One of the most attractive aspects of design is the sense of freedom it offers. To a designer, there’s something exciting about a blank canvas — ultimate creative freedom. But the reality is, when it comes to design systems, creativity and freedom are just not that important. Noodling about in Sketch might appeal to a designer’s creative needs but it’s not at all conducive to a performant, cohesive web product.
Sharing a design system can be a scary thing. It opens your team's process and craft up to the world's judgment and critique. It also feels a bit like giving away some of the secret sauce that makes your product/brand/style your own.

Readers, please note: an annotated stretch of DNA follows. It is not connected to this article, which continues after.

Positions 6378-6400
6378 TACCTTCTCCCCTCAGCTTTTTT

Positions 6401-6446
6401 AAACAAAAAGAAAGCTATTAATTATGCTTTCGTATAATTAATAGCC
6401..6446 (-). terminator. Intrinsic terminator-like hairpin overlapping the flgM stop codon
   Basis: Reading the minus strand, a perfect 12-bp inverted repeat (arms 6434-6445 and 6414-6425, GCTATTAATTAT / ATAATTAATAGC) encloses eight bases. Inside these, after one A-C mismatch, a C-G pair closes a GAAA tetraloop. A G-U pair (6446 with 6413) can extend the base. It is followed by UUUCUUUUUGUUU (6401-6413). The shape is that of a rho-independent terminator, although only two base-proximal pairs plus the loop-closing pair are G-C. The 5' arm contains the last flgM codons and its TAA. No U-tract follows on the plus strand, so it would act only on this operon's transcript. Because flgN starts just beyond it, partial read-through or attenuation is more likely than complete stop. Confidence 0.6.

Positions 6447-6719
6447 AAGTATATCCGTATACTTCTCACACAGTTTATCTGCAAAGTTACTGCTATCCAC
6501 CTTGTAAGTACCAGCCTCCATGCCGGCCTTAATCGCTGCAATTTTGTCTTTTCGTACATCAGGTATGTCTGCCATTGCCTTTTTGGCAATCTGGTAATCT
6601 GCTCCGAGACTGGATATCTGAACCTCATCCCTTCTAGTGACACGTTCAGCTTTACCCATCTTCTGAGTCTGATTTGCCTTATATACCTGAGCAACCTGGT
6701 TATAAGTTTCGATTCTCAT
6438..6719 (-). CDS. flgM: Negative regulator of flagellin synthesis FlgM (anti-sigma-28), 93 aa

But sharing the system also allows your team to talk honestly about what they've learned, understand mistakes and invite improvements from the community. More importantly, I believe, is that it continues to push our community further in the direction of transparency and shared learning.
Marvel's own public style guide is one of the better-executed guides on the web. The writeup sourced above gives us a glimpse into their process and is definitely worth a read for anyone working on design systems.
- Scooter by Dropbox
- Primer by GitHub
- LDS by Salesforce
- Material by Google
- Patterns by MailChimp
- Lonely Planet Style Guide
- U.S. Web Design Standards
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